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Innocent, Yet Imprisoned

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Colt .45 semi-automatic pistol (Photo credit: KAREN BLEIER/AFP/Getty Images)

Colt .45 semi-automatic pistol (Photo credit: KAREN BLEIER/AFP/Getty Images)

For a group of North Carolina prisoners, it’s guilty until proven innocent and even innocence is not enough to guarantee freedom.

A recent USA TODAY investigation revealed that a growing number of men are currently in prison for violating federal gun possession laws, even though courts decided last year that it was not a federal crime for these individuals to have a gun. The U.S. Justice Department is not actively working to identify and notify the affected men, leaving many of these prisoners unaware of their innocence. And, while federal public defenders are working to alert these prisoners of their wrongful convictions, legal procedure could prevent many from being released.

“While the Justice Department essentially agrees that these individuals are substantively innocent, they are trying to challenge these cases procedurally,” said Devon Donahue, an assistant federal defender in North Carolina’s Eastern district.

This complicated situation is a product of conflicting state and federal laws. In 1968, Congress made it a federal crime for felons to possess a gun under any circumstances. Congress later defined a felon as anyone convicted of a crime that could receive a sentence of more than a year in prison. But North Carolina’s structured sentencing system complicates who can be labeled a felon by basing the maximum sentence of a crime on the extent of the offender’s prior criminal record.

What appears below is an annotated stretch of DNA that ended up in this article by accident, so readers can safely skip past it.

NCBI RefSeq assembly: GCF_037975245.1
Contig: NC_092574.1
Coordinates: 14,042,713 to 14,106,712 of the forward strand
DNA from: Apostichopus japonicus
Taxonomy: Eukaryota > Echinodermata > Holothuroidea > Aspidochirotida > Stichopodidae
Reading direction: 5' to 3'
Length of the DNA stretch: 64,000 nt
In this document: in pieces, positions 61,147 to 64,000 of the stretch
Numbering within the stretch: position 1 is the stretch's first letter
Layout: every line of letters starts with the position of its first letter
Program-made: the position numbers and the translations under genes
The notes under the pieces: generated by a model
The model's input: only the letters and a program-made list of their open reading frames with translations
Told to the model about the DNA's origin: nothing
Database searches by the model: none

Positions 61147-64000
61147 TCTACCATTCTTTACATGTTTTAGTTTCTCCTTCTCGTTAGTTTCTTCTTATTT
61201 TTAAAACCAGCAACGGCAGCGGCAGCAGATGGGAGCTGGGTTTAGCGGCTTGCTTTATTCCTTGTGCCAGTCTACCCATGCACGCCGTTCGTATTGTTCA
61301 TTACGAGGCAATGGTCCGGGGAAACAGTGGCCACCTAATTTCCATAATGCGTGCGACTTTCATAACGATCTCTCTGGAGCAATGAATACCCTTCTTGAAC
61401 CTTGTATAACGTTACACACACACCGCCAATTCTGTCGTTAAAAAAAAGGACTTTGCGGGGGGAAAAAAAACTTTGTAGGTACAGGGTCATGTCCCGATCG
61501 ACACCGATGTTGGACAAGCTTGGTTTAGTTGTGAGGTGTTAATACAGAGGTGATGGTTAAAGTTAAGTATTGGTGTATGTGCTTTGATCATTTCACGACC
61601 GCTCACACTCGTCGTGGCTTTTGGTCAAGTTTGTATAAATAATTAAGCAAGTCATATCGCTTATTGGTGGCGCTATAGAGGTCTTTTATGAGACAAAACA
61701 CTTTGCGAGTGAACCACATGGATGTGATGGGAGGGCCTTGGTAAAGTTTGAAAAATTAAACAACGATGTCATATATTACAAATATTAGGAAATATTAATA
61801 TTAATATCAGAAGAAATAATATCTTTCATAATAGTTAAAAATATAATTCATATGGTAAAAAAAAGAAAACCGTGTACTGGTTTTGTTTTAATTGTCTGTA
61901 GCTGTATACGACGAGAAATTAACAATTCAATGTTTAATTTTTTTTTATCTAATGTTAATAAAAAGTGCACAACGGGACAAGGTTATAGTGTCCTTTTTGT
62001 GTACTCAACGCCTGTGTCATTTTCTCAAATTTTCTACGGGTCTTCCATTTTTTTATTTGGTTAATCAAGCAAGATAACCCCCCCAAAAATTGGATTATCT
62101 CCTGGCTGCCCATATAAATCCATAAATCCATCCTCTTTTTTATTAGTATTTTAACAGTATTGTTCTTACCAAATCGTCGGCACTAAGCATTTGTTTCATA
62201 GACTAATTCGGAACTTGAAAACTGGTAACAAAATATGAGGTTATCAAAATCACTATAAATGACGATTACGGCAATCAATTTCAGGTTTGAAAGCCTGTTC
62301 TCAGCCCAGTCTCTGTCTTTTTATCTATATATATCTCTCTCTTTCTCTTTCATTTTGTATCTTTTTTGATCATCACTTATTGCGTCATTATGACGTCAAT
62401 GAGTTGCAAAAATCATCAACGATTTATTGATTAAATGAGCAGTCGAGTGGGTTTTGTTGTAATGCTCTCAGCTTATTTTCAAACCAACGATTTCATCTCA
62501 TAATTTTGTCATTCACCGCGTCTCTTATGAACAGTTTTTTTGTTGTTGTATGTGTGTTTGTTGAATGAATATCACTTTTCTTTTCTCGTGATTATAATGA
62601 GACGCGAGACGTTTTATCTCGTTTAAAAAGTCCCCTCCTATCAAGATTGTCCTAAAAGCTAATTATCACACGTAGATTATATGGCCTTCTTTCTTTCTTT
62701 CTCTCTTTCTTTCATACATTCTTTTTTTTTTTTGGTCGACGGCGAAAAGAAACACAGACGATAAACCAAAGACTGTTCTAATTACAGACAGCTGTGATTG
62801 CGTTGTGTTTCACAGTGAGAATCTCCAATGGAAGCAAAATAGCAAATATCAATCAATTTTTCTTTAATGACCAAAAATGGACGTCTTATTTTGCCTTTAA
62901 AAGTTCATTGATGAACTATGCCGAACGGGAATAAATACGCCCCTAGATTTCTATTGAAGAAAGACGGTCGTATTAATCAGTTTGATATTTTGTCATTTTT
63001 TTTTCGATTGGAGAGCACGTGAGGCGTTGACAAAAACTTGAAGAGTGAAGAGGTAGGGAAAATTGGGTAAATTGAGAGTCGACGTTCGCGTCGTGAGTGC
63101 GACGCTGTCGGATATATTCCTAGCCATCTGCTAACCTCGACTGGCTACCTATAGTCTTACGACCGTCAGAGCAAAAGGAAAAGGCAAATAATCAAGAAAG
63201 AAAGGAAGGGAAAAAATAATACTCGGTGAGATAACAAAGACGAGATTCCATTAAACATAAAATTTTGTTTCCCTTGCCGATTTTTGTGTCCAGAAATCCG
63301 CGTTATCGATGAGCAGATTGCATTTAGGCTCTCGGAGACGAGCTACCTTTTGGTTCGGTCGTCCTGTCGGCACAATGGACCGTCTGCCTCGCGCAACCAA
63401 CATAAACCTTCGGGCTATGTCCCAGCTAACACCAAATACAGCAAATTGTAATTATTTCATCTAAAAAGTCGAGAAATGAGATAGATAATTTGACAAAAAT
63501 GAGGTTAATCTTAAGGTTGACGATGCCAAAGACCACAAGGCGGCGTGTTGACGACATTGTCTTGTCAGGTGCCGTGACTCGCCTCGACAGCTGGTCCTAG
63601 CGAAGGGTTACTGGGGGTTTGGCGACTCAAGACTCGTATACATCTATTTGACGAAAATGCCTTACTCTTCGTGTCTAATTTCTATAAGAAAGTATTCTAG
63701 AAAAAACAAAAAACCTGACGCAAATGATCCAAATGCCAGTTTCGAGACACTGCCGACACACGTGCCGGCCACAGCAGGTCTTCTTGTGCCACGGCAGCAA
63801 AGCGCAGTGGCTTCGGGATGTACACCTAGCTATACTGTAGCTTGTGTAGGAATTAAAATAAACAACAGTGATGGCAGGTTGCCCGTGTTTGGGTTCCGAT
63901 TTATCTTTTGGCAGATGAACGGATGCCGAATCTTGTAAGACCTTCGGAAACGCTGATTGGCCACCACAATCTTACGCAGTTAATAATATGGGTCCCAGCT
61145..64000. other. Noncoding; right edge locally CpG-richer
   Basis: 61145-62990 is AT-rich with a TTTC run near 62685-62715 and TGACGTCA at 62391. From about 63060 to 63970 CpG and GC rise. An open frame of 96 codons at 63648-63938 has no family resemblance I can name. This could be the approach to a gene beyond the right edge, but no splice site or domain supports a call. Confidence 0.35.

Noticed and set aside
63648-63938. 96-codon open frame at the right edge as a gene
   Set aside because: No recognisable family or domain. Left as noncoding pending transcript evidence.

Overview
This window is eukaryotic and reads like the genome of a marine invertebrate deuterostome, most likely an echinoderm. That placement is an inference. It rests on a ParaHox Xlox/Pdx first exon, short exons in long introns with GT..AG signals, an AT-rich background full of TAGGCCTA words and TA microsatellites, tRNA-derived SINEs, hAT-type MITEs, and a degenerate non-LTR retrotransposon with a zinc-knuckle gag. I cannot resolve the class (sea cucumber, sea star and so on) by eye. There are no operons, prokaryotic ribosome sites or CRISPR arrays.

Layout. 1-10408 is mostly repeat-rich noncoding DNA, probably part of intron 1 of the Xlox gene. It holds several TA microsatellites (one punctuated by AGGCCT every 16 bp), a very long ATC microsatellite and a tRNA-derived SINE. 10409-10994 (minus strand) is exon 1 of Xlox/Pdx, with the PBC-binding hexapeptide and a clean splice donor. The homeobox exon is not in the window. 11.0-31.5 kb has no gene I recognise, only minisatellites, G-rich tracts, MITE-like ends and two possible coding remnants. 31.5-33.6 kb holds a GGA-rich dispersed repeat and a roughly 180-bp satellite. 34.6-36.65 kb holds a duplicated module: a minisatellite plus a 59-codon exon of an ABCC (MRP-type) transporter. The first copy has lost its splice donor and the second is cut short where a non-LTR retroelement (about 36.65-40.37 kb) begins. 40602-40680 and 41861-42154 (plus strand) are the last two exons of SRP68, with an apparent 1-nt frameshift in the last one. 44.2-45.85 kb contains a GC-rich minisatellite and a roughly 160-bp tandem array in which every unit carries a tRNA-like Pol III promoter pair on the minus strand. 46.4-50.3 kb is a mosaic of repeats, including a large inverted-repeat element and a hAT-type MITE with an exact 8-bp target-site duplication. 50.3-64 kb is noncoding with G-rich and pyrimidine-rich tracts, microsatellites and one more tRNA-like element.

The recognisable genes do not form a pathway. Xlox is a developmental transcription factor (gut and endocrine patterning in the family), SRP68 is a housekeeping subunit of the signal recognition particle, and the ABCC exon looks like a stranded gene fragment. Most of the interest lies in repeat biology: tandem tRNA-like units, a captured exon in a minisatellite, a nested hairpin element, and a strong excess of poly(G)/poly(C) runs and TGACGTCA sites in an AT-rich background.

Before 2011, federal courts in North Carolina maintained that the structured sentencing system should essentially be ignored when deciding who can be convicted in violation of federal gun laws. The courts said that if anyone could be sentenced to more than a year in prison for a specific crime, then everyone who had committed the crime was considered a felon.

However, in August of last year, the U.S. Court of Appeals for the 4th Circuit rejected that definition. In its decision in United States v. Simmons, the 4th Circuit embraced North Carolina’s structured sentencing system and ruled that only people with criminal records serious enough to garner a sentence of more than a year in prison were considered felons under federal law.

In light of this decision, tens of thousands of people in North Carolina are no longer considered felons. While the exact number of individuals wrongly convicted for possessing a gun as a felon is unknown, just the USA TODAY investigation identified more than 60 men who are now legally innocent.

The U.S. Department of Justice is not actively investigating these cases or finding others who are now considered wrongfully convicted. While Anne Tompkins, the U.S. attorney for the Western District of North Carolina, says that the department is “now looking diligently for ways, within the confines of the law, to recommend relief for defendants who have been impacted,” the responsibility to examine these cases has been transferred to federal public defenders.